<> == Null
    <structure featural>  == I] I[.
    <> == II
    <structure featural>  == [
    <structure segmental> == /.
    <> == I[
    <structure featural>  == ].
Syllable entries in the lexicon inherit default information from the general Syllable node which defines the syllable structure in terms of onset, peak and coda. Specific information as to which segments make up the syllable are defined in the individual entries by rules of referral.

We can now define syllable entries in our lexicon. The example entries shown here are the syllables /te:/, /E6/ and /dOk/.

    <> == Syllable
    <phn onset first> == "C_t:<>"
    <phn peak first>  == "V_ee:<>".
    <> == Syllable
    <phn peak first>  == "V_E:<>"
    <phn peak second> == "V_6:<>".
    <> == Syllable
    <phn onset first> == "C_d:<>"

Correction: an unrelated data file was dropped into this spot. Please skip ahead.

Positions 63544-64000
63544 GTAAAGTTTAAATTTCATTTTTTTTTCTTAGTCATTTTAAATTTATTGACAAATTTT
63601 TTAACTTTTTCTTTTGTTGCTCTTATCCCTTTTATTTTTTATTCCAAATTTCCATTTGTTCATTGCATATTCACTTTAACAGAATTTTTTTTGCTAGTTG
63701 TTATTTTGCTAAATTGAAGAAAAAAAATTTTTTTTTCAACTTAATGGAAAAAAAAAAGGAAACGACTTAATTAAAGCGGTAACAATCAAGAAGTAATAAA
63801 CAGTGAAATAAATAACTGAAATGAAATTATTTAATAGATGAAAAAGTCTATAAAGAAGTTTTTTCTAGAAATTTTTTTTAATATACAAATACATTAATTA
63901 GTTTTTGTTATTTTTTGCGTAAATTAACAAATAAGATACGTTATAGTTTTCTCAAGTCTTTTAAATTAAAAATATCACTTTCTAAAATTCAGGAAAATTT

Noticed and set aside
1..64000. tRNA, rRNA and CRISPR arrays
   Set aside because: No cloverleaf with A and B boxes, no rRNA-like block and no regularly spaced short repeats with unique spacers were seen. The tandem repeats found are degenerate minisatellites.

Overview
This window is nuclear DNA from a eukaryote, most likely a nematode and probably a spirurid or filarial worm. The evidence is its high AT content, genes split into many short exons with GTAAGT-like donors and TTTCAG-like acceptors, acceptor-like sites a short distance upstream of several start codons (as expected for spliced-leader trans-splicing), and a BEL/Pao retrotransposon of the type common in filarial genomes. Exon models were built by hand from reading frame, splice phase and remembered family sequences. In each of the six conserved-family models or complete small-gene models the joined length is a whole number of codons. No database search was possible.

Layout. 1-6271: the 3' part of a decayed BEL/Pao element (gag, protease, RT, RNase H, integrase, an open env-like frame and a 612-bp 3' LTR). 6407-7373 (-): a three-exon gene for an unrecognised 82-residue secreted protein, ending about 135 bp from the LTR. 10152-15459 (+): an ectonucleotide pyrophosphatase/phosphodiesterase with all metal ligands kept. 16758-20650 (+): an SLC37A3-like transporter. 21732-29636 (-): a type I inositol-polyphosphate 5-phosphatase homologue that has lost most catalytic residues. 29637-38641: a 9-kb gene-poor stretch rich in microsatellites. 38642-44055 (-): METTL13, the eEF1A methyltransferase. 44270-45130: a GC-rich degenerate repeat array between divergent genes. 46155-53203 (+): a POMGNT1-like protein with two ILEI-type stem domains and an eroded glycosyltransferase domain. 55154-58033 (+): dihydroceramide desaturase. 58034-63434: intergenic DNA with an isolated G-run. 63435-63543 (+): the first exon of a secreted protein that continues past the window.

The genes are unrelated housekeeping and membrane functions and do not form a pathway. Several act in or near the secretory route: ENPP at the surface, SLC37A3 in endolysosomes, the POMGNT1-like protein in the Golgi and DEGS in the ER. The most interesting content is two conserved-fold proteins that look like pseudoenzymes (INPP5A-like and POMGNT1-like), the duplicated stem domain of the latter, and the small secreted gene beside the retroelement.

<phn peak first>  == "V_O:<>"
    <phn coda first>  == "C_k:<>".
From these node definitions, taken together with the axioms for syllable structure, we can now infer the following phonemic and feature representations for the syllable /te:/, for example:
    <structure segmental> = / t e: /
    <structure featural>  = [ [ [voiceless] [plosive]
                                [alveolar] ] ]
                            [ [ [voiced] [vowellike]
                                [front] [mid] [nonround]
                                [tense]  ] ].
We omit the empty segments (i.e., the second and third positions of the onset, the second peak slot, and the complete coda). They can easily be removed using a technique which will be described in more detail in the section on time map domains, below.

Exercise 6043

Define further consonant and vowel segments which are relevant for German. Use them to define a ten segment syllable. Show the implied feature representation for this syllable.


Exercise 6044

In the light of the analysis of German vowels and consonants presented in this section, develop a comparable analysis for English.


Nonsegmental phonology (back)